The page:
We took thefarm house about half hour later taking three more prisoners. I felt my hand, my left hand wet and sweaty and when I pulled my jacket sleeve up, took off my glove, I saw blood on my arm starting, you know, on my arm all over my watch and then my arm started to hurt. The field medic took me back to the field hospital which was about anywhere 7 to 10 miles. We went by, you know, by Army jeep. And then back at the hospital doctor said it was a small bullet went straight through my arm, so I stayed there three weeks in the field hospital and then went back to my company to combat duty again and was wounded again but slightly. One thing we were told was never to take a path that is already made in the woods or the forest for fear of land mines being planted there. But on January 28th we started to move out for the next village at about 8 a.m. The village was about three or four miles down the road so we decided to cross an open field and guess what? It was mined. Our platoon leader lieutenant, I forgot his name, decided to call for a Sherman tank but the radio I had, walkie-talkie, was not working to tell them what the situation is and he called, "Hey, Delaney, you got to go back to company headquarters and tell them what happened to get a tank up here." To make a long story longer, we got the tanks to spray the mine field to blowup what mines were in there and there were some. Then about an hour later we moved out toward the woods again. So being the first scout, naturally I was the first man in the woods.

It was pretty thick wooded area, almost a forest but not quite. So I decided to take the first path that I saw. Didn't take too long to find one. The path was an incline that led up the -- led up to the main road that we found out later we were going to take anyway which was held by German troops, so we, that were holding the road so we were told. The road had to be taken so our convoy could get through with some supplies to our troops in the different area. I was nearing the top of the incline near the road when I noticed a pile of logs on the crest of the hill. So I turned to my second scout and said "You know, that looks like a machine gun nest." So he looked at me and said, "You know, if it is, then we should be dead." I hand signalled back to the 1st and 2nd squad to lay low until we found out it was and thank God it wasn't when three German machine gunners jumped up from behind the log with their hands up and said, "Please, don't shoot. We surrender," and I guess we lucked out again. On May 8th, 1945, the war ended. We all got drunk. But I was in combat from the end of January to the, February, March, April until the end of the war and we had a big party that day. But one more story on a patrol we had in Czechoslovakia on May 11th, 1945. We went into, I believe it was before we got into Pilsen with the trucks with loud speakers to tell German soldiers the war has ended, you know, that it's over and we had one soldier with us that went through seven campaigns without a scratch.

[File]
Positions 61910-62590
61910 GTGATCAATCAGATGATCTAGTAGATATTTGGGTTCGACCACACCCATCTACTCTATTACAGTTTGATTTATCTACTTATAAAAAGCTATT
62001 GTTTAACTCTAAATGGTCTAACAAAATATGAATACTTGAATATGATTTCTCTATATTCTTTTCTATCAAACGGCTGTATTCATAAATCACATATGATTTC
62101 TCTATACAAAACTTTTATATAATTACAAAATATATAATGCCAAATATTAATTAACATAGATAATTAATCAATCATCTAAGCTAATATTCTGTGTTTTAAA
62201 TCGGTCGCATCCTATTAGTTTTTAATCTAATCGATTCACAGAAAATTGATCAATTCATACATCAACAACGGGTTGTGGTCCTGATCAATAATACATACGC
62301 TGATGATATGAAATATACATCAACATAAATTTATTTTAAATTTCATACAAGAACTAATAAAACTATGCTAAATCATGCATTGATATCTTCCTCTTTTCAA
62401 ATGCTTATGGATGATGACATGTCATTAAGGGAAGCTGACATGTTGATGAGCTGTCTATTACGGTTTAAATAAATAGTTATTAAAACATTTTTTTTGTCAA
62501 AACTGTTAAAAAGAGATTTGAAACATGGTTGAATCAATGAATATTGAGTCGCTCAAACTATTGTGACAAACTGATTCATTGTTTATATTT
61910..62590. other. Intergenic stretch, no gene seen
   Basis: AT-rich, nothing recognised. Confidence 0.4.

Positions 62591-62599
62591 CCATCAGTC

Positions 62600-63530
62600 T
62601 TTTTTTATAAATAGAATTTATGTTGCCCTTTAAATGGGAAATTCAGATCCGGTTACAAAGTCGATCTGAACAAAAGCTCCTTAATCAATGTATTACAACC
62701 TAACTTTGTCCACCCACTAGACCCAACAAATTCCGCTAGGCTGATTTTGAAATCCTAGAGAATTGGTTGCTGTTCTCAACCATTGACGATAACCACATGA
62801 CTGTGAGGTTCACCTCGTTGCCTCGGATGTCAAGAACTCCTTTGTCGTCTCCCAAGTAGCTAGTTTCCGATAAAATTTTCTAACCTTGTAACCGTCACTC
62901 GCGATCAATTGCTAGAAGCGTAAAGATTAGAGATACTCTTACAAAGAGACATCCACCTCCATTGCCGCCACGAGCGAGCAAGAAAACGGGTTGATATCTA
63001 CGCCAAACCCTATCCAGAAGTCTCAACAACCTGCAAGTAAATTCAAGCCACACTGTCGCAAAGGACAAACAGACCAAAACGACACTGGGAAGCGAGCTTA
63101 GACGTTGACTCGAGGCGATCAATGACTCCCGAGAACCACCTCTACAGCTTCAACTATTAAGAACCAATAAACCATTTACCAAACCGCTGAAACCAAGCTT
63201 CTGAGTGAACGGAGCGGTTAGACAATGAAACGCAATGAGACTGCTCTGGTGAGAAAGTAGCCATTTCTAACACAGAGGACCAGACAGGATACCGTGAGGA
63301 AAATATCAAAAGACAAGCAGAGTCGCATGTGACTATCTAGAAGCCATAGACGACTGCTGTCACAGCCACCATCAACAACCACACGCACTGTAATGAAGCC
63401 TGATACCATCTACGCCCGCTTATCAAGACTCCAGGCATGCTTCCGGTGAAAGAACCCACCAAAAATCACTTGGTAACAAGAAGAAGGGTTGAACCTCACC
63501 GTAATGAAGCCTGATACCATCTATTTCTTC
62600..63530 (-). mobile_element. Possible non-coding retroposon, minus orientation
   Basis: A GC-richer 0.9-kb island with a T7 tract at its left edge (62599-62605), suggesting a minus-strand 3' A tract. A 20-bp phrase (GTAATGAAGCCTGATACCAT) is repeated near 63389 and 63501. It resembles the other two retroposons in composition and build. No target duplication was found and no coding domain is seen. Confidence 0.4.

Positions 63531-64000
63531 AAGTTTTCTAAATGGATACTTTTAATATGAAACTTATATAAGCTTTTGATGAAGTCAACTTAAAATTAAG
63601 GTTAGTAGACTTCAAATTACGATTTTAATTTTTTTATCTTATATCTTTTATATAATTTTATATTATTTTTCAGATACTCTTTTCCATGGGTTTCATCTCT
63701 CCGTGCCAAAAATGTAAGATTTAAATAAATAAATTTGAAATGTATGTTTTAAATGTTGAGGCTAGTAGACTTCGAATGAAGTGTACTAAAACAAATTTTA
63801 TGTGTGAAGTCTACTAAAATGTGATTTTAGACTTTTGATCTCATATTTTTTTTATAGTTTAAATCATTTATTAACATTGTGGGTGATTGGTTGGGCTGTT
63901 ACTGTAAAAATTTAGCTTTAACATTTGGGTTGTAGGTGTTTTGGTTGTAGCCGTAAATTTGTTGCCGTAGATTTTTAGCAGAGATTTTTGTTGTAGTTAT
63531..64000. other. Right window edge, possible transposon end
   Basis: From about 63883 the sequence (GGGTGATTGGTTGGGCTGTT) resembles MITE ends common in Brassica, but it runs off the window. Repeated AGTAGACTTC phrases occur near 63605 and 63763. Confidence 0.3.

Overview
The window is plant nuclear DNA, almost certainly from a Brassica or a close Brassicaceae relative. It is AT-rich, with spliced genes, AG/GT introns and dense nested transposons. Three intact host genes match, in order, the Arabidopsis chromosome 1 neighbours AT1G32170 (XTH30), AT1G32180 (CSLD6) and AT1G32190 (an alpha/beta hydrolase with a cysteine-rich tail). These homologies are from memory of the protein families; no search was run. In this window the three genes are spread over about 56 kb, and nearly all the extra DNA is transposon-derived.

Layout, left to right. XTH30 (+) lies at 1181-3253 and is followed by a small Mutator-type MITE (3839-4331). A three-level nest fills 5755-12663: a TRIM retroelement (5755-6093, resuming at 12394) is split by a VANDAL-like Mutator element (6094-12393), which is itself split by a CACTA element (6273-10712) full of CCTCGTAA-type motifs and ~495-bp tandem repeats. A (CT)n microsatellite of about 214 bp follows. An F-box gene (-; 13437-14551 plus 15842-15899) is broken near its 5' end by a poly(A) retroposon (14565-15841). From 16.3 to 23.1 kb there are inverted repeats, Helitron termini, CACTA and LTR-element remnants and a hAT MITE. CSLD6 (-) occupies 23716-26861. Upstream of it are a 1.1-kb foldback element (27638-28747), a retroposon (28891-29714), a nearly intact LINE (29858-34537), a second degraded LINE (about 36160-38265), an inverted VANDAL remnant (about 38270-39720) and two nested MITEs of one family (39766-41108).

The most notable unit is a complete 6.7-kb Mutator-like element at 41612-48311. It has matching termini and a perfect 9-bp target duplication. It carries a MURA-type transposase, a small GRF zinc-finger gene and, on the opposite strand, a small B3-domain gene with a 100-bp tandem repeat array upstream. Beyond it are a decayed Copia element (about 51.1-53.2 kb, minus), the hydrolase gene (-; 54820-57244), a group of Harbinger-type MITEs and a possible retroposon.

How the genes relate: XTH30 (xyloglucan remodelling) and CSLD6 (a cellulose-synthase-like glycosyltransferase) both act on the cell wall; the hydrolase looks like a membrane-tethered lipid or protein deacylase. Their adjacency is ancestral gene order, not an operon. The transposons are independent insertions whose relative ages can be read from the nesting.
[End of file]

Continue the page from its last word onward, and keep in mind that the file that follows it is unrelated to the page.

I don't know how he done it. But we ran into a machine gun nest. They fired on us and he caught a bullet and it was his first and last wound. He died that day and here is a guy that went through the whole thing and when the war ended it was how he ended. We got the four German soldiers with a 50 caliber mounted machine gun on top of our truck and that was our last combat with the enemy. Anyway, the war was over for most of us but it was also over for him. Just want to say one more thing, thank you for listening.

 
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  October 26, 2011